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Re-Discovering the Blessings that Surround Us


“No duty is more urgent than giving thanks.” (James Allen)


Being grateful is not automatic.  

Practicing gratitude is one of the quickest ways to lift your spirits and lift the spirits of people around you.  


How do People Respond?

When asked what they are grateful for, most kids will have answers that include family, friends, pets, a home, technology, sports and other favorite pastimes.  While these are all fantastic things to be grateful for, it is being specific and developing a daily routine to recognize what we are thankful for that changes us.  Each morning selecting five things related to the day before help make a gratitude practice more purposeful. For example, a person might say:


* I am grateful for how my new socks felt when I wore them during the last Google Meet. 

*I am grateful I have a cozy dog to pet each morning. 

*I am grateful my kids make their breakfast each morning. 

*I am grateful for overflowing bookshelves. 

*I am grateful my car has a heated steering wheel


 A specific practice helps to frame the day through a lens of gratitude.  And practicing gratitude feels perfect around Thanksgiving but it is something that can be practiced all year long.  


Gratitude Servers as a Reminder

Being grateful for the items around your house serves to remind us how fortunate we are.  When the mind is focused on being appreciative and showing gratitude, it cannot hold negative feelings simultaneously.  If you find yourself in a funk and feel bummed out, participating in a gratitude scavenger hunt is a sure way to lift your spirits. The stay-at-home gratitude scavenger hunt has a way of showing you how amazing life is. 


How to Use the Scavenger Hunt

This scavenger hunt is designed so that someone could complete it by using items around the house or community. Findings could be shared on a future Zoom or Google Meet with a class or family members. Students could also bring an answer to one of the questions to dinner to talk about what was selected with family members.  


A teacher could choose only a few items off the list for students to find and then ask them to hold up  their findings on camera or present to the class at a future meet.  Maybe pictures could be  taken to show evidence of a few different things on the list. Or, perhaps the Stay-at-Home gratitude scavenger hunt frames a writing assignment, journal prompt, partner activity, quick question to connect with a student, or an item on an exit ticket to close out an hour.  It is always interesting to see how other people interpret each item on the list, what can be found to answer each question, and provides an opportunity for follow-up conversations.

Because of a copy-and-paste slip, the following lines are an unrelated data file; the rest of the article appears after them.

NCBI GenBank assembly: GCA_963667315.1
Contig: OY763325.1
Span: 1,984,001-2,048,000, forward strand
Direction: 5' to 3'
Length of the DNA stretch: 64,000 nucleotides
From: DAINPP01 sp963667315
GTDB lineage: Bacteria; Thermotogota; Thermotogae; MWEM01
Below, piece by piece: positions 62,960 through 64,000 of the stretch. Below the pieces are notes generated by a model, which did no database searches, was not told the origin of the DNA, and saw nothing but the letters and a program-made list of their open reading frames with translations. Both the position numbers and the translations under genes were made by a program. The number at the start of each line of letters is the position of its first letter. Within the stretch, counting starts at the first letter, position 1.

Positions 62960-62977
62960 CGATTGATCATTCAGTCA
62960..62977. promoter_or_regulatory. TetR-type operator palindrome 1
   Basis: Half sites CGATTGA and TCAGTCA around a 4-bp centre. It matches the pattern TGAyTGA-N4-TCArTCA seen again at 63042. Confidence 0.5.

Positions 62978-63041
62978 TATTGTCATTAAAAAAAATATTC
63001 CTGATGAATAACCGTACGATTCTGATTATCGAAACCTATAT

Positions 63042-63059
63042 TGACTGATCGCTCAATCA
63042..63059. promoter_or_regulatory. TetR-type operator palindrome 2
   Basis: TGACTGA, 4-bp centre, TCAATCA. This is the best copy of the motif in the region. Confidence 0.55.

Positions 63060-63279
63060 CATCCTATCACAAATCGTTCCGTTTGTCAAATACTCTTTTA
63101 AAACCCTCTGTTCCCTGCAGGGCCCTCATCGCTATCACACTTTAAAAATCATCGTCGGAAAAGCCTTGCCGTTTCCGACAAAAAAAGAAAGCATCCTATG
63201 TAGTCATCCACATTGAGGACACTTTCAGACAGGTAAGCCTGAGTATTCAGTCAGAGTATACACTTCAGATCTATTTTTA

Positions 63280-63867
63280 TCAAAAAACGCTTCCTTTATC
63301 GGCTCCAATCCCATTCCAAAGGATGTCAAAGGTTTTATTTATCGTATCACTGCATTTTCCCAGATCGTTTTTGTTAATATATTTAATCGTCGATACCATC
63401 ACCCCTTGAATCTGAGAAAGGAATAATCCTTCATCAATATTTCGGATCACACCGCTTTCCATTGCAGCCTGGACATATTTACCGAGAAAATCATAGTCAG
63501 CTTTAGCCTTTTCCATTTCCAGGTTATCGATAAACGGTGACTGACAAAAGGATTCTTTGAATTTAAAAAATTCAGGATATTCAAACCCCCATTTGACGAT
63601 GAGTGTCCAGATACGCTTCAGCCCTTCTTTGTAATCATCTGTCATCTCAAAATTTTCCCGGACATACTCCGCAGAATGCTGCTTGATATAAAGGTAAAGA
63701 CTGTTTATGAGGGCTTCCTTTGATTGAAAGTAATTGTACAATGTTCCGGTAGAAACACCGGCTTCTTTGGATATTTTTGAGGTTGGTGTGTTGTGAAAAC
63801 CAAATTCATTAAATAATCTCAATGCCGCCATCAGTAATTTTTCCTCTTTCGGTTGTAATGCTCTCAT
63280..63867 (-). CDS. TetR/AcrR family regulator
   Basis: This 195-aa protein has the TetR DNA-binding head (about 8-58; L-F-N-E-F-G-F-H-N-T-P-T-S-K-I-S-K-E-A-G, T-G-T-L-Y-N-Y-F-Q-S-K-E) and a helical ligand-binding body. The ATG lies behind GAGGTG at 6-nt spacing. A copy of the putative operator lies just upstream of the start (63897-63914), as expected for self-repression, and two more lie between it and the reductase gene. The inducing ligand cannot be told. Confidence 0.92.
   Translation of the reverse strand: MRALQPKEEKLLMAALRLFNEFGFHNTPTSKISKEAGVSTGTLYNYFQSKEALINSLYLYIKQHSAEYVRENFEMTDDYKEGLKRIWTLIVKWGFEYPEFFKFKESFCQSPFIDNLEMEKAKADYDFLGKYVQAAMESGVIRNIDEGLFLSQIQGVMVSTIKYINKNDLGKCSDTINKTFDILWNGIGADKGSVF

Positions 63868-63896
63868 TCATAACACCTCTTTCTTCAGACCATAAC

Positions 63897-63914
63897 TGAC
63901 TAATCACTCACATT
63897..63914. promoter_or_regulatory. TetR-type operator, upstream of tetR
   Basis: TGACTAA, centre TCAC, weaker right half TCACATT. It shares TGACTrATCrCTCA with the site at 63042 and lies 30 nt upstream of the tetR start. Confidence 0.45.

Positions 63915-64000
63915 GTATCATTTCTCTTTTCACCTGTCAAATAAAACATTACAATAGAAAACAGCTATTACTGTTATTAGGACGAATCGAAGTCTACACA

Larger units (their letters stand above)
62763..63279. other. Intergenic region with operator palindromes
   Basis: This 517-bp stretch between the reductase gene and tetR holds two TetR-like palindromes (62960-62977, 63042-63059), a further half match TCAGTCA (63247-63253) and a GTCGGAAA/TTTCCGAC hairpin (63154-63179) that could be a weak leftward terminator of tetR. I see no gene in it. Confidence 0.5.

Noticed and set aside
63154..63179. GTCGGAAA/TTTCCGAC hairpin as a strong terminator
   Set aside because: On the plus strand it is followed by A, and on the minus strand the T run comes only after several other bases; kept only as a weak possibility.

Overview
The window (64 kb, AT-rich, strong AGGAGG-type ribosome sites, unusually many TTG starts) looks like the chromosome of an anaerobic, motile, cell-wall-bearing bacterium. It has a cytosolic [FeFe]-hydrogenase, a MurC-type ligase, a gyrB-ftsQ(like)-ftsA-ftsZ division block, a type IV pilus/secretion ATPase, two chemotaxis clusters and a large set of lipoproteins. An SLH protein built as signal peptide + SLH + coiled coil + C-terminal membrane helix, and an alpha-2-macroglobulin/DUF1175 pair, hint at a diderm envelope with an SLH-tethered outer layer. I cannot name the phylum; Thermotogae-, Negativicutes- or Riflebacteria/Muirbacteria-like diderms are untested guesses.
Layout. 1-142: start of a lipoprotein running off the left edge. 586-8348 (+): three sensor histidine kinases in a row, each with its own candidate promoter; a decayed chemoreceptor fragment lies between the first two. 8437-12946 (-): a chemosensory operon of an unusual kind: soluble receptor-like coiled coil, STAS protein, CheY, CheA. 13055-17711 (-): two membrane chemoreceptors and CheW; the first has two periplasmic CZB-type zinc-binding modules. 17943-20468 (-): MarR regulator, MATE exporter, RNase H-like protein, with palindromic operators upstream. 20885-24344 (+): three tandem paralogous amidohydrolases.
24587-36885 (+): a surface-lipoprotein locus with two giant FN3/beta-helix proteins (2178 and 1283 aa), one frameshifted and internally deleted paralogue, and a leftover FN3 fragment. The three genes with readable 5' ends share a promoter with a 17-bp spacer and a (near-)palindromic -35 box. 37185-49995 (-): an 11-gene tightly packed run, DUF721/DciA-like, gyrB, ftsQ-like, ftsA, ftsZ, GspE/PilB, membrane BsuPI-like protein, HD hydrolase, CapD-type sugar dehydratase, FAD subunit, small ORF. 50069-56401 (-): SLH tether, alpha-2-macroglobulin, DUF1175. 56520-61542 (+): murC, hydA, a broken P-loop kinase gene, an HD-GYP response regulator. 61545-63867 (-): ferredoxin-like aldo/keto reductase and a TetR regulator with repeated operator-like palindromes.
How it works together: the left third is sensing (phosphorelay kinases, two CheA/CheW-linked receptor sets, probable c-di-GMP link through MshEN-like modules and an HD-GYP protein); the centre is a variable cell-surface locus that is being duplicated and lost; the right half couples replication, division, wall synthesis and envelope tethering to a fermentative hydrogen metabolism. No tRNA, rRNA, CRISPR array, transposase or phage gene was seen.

The Stay-At-Home Gratitude Scavenger Hunt

  1. Find something you are grateful for that shows your favorite color.
  2. Find a book that has helped you.
  3. Find something that smells good.
  4. Find something you can use to make a gift for someone.
  5. Find something that makes you feel safe.
  6. Find a place where you enjoy spending time.
  7. Find something that makes you laugh.
  8. Find something that tastes good.
  9. Find something that makes a beautiful sound.
  10. Find something that reminds you of a great day. 
  11. Find a picture of someone you appreciate. 
  12. Find something that reminds you of an accomplishment.
  13. Find something that seems like it took a long time to make.
  14. Find something that you like to read.
  15. Find something that reminds you of your friends. 
  16. Find something that reminds you that you are loved. 
  17. Find something that allows you to find information.
  18. Find something that is comfortable.
  19. Find something that reminds you of kindness.
  20. Find something that reminds you of bravery. 
  21. Find something that makes you feel warm.
  22. Find something that helps you when you are bored.
  23. Find something that helps you see.
  24. Find something that you played with when you were younger.
  25. Find something that reminds you of a challenging experience you have overcome. 

 

  1. Find something that you appreciate when you are tried. 
  2. Find something that makes you smile.
  3. Find something that connects you to other people. 
  4. Find something that reminds you of a vacation you have taken.
  5. Find something that reminds you of a unique skill you have.
  6. Find something that reminds you of your faith.
  7. Find something that reminds you of the freedoms you have.

Model Gratitude

If we want kids to be more grateful, we have to model what expressing appreciation looks like. Noticing the blessings that surround us remind us that there is always something to be thankful for. Offering students ideas of how they can notice gratitude will make the world better.   It is our responsibility as parents and teachers to facilitate the change we wish to see in the world. 




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